The introduction of tougher licensing measures for Rotherham taxi drivers - including CCTV in all cabs - in the wake of the child sexual exploitation scandal has been delayed.
Commissioner Mary Ney has said while the policy changes have now been agreed, the implementation plan is still to be confirmed.
It had originally been announced the policy changes would come into place from the start of this week, with drivers being required to fit CCTV into their vehicles within three months.
But following an angry reaction from many drivers, including around 100 taking part in a protest outside the Town Hall and dozens participating in ‘go-slow’ drives around town, a further meeting was held on Monday with officials from the Rotherham Private Hire Drivers Association.
The new licensing policy also includes measures such as requiring drivers to pass a ‘fit and proper’ persons test and a requirement to have a BTEC qualification.
Vehicles will have to be less than five years old when applying for a new licence and less than 10 years old for renewed licenses.
In addition, every driver will also be given training on how to spot the signs of child sexual exploitation and how to get help if they are concerned.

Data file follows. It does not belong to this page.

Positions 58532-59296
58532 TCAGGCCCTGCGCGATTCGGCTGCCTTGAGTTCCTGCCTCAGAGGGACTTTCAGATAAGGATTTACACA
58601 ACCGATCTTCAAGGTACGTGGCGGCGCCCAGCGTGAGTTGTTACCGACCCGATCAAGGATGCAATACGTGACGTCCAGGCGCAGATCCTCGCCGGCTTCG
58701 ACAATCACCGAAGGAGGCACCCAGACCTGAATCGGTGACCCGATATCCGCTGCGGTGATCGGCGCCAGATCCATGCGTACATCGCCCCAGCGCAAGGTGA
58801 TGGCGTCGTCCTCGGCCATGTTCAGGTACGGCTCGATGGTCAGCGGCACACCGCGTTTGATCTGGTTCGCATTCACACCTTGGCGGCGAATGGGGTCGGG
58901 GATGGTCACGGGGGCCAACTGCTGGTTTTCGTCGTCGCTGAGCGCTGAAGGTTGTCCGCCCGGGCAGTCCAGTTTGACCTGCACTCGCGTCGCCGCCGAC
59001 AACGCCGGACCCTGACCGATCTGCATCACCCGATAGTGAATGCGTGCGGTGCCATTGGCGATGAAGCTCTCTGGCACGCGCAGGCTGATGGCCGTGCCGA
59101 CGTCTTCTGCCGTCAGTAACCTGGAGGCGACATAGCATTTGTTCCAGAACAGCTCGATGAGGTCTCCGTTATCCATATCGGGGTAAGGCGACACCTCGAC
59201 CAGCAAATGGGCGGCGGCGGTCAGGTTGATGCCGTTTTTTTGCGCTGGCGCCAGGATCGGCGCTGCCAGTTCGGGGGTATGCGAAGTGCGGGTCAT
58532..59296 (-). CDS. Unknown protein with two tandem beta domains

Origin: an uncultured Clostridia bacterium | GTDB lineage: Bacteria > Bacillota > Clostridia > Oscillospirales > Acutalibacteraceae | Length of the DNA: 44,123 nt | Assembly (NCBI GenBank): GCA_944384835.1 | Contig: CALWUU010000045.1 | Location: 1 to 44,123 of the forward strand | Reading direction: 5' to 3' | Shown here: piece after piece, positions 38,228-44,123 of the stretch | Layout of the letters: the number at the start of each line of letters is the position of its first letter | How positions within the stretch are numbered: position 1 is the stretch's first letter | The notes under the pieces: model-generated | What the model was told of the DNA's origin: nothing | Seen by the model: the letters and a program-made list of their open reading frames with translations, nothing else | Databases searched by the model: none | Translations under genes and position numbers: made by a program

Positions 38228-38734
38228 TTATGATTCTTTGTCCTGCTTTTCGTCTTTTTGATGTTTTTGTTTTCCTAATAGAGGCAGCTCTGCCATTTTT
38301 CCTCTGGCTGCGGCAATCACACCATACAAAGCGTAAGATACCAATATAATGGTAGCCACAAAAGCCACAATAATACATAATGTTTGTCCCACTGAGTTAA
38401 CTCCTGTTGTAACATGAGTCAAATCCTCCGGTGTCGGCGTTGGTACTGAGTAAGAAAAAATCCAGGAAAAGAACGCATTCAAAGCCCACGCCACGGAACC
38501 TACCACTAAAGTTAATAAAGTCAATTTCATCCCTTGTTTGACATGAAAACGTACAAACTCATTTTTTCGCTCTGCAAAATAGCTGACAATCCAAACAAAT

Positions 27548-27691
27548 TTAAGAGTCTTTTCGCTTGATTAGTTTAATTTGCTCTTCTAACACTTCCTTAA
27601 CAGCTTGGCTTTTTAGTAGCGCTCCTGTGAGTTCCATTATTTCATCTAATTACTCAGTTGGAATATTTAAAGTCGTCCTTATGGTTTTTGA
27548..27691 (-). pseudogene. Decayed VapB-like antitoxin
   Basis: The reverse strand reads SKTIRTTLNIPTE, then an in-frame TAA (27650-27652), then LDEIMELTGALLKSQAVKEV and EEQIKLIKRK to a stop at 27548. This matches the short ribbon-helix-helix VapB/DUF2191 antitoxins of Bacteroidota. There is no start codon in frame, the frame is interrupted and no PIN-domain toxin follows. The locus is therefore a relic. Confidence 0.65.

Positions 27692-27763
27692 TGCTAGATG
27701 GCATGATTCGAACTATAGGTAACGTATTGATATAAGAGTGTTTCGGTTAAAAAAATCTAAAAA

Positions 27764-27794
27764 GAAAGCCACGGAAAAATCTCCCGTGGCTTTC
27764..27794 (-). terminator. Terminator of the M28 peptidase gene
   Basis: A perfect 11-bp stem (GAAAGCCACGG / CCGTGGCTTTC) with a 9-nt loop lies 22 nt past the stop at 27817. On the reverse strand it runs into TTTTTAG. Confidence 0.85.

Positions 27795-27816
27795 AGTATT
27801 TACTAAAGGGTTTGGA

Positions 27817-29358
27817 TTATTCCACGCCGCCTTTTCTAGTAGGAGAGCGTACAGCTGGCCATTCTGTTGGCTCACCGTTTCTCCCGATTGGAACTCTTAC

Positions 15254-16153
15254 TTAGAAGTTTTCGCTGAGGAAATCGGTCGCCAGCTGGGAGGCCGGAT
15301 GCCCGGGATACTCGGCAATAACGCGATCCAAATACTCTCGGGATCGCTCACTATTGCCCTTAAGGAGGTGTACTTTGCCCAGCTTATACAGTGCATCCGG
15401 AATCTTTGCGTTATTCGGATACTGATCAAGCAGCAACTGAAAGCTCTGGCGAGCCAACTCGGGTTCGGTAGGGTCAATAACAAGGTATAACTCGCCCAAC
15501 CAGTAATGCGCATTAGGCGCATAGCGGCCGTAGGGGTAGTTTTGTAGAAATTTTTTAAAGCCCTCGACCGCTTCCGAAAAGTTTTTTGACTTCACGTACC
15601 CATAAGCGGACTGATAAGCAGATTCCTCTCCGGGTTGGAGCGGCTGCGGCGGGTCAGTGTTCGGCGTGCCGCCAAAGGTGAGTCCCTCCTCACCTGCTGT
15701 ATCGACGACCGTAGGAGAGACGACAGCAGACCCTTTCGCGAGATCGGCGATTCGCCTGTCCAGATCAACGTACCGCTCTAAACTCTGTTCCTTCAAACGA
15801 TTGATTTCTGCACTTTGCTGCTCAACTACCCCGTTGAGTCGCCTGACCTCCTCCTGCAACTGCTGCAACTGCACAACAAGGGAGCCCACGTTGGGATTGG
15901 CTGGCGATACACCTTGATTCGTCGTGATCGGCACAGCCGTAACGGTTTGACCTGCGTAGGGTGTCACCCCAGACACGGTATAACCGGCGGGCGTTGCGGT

Drivers have said they are concerned about the potential costs of the changes and feel they are being made ‘scapegoats’ for the grooming scandal.
Commissioner Ney said: “Public confidence and safety is at the heart of our new policy.
“We need to enforce robust and high standards to make sure people feel safe using local taxis, and to ultimately re-build trust and confidence in this important service.
“Although the policy is approved and is now in place, I have not as yet agreed the implementation plan. This will cover a number of issues including the arrangements and timing of the introduction of taxi cameras and issues of vehicle age.
“It is my intention that we have further meetings with Rotherham’s representatives of the taxi trade to discuss the detail of the policy and arrangements for implementation.”
Progress on the introduction of the policy is to be discussed at a full council meeting this afternoon.
The shake-up is being made in direct response to concerns being raised about the role of taxi drivers in the town’s grooming scandal.
The Jay report revealed the ‘prominent role’ of Rotherham taxi drivers in the abuse of children, while the follow-up Casey inquiry said Rotherham Council needed to ‘get their house in order and regulate taxis effectively’ due to the ‘well-publicised link between taxis and child sexual exploitation in Rotherham that has cast a long shadow over the vast majority of law-abiding drivers’.